Research Roadmap: Railroad Maps

Research Roadmap: Railroad Maps

  Map of the Baltimore and Ohio Rail Road with its branches and connections, 1878, Library of Congress, Geography and Maps Division, 98688594 (click here for a larger image)   All aboard! Railroad maps are an important resource left behind by America’s age of rail. By 1860, nearly...

 
Map of the Baltimore and Ohio Rail Road with its branches and connections, 1878, Library of Congress,
Geography and Maps Division, 98688594 (click here for a larger image)
 
All aboard! Railroad maps are an important resource left behind by America’s age of rail. By 1860, nearly every major city in the North and Midwest US was linked, and by the 1870s, railroads had supplanted many canals, turnpikes and steamboats. Maps display the major railways as they crisscrossed each other and surged across the country, setting the stage for railroad towns to flourish from the extra traffic.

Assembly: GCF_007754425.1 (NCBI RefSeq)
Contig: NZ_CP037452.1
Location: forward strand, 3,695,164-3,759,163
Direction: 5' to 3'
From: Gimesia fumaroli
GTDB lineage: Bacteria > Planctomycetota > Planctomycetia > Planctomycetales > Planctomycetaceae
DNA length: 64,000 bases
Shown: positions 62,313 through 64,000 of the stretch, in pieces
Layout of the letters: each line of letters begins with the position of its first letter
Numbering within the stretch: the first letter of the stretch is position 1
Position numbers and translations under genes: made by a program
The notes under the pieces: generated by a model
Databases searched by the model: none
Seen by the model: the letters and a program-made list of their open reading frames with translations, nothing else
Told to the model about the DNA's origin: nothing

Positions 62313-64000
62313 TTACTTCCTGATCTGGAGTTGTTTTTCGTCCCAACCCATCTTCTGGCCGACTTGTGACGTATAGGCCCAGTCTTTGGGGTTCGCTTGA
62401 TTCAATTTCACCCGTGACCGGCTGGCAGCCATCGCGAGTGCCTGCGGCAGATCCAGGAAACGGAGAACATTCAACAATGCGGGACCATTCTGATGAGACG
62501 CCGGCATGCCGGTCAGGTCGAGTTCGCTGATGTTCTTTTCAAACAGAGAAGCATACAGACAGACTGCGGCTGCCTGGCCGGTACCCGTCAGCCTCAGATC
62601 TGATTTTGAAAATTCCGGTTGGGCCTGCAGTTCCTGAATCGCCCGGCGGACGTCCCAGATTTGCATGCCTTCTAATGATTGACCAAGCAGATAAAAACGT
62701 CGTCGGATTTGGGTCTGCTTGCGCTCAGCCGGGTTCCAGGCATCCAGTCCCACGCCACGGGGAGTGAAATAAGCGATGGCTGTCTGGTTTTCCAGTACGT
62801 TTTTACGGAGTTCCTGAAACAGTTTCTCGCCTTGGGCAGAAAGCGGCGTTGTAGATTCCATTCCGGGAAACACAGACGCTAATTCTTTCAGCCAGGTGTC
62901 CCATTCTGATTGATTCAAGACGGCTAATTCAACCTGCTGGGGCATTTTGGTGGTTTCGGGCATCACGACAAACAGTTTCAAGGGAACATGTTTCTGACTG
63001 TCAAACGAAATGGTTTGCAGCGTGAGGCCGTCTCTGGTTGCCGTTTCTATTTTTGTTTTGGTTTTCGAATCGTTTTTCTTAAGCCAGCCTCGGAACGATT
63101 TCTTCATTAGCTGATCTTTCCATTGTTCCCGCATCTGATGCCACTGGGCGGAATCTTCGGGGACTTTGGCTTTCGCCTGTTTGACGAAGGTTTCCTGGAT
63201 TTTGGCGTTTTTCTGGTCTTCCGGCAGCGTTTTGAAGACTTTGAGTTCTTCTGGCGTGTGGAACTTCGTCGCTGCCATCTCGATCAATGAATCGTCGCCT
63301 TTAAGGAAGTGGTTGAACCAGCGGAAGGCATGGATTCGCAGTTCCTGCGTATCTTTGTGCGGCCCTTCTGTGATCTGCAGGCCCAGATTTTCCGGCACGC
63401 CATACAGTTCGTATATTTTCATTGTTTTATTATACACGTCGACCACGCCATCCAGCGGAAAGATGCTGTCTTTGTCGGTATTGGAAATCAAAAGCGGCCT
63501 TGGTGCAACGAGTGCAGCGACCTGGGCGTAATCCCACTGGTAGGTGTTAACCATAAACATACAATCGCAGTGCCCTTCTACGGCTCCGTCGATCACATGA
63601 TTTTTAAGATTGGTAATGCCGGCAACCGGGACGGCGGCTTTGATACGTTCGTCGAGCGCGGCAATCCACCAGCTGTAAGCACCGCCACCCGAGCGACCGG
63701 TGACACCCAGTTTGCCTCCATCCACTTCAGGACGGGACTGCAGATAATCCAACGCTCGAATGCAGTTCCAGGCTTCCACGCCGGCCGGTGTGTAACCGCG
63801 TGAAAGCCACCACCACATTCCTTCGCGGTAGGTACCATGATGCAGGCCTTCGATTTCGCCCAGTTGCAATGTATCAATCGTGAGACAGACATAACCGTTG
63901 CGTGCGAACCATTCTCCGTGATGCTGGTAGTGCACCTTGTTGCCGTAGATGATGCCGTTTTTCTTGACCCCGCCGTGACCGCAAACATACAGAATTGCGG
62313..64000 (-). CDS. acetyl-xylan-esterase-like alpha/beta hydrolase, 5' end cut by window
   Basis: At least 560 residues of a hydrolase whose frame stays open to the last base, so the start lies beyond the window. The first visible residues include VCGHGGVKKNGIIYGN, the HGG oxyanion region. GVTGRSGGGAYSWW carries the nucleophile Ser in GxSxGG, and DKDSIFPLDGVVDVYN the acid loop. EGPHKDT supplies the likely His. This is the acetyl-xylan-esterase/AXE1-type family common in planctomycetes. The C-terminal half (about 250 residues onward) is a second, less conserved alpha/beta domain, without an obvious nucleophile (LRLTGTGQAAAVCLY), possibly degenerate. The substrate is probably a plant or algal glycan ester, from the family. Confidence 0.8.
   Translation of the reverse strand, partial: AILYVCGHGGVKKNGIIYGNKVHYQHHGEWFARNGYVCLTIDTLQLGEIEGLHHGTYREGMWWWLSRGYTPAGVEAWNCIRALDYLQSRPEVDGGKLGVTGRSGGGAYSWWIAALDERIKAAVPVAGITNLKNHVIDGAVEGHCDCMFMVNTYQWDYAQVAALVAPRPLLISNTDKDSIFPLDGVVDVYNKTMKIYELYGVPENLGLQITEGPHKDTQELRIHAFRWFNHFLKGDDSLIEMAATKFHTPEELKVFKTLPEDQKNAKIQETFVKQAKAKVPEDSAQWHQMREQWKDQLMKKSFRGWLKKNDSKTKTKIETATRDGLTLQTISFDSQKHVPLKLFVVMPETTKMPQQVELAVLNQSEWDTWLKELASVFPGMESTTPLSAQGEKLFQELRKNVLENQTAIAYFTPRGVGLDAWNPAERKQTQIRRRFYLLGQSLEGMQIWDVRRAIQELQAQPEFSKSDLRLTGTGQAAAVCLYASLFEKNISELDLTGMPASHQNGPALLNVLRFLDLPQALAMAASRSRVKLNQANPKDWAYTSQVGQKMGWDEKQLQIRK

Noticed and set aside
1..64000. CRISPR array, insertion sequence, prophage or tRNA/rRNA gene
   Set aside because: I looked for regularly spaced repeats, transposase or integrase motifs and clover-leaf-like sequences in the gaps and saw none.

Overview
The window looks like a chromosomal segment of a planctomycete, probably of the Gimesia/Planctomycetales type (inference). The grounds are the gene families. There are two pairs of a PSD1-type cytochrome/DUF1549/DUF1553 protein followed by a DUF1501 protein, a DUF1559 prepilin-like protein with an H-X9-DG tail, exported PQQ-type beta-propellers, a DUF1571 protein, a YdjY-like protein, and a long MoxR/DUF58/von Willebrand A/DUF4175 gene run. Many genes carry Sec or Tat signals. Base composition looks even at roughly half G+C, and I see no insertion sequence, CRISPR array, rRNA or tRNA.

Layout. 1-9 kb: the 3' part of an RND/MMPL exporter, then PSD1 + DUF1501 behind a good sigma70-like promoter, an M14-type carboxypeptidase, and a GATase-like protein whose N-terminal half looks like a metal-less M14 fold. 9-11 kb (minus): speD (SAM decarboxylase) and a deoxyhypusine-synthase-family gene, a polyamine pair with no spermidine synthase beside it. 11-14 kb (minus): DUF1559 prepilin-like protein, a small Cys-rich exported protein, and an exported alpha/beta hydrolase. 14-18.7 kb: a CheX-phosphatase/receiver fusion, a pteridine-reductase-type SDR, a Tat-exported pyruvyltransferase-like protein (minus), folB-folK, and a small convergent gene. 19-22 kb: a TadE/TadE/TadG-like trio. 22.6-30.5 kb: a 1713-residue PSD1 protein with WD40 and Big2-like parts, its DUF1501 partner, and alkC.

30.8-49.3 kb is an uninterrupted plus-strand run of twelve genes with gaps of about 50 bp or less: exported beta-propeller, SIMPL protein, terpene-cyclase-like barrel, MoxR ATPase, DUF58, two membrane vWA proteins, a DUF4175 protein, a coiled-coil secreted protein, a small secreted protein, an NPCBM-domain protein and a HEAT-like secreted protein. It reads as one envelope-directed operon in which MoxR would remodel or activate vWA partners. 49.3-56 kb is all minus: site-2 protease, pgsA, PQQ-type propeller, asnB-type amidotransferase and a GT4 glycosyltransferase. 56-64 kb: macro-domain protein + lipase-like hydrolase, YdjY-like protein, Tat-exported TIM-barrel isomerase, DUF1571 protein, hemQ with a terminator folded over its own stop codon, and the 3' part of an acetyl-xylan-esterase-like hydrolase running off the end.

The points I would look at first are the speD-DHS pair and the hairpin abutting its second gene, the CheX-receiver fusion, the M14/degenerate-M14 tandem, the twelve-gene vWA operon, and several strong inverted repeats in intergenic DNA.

Railway maps can give you an idea of how an area developed, showcasing where railroads (and the economic growth that followed) were headed next. They also can help you follow the paths of ancestors who worked on the railroad and those who migrated via train. Or if your ancestor hailed from a forgotten boomtown you’re struggling to find on a modern map, you might be able to pinpoint it in its heyday along a train route.
 
In addition to maps showing locations of tracks, railroad companies often created maps to show major lines, proposed routes, branches and stops. This map, for example, shows the Baltimore and Ohio Railroad in 1878. The Library of Congress has made more than 600 railroad maps available for free online. Many of them are high-resolution, allowing you to zoom in to your heart’s content. The FamilySearch Wiki also has entries for each of the major railroads should you happen to know which were near your ancestors.
 
From the January/February 2016 Family Tree Magazine  

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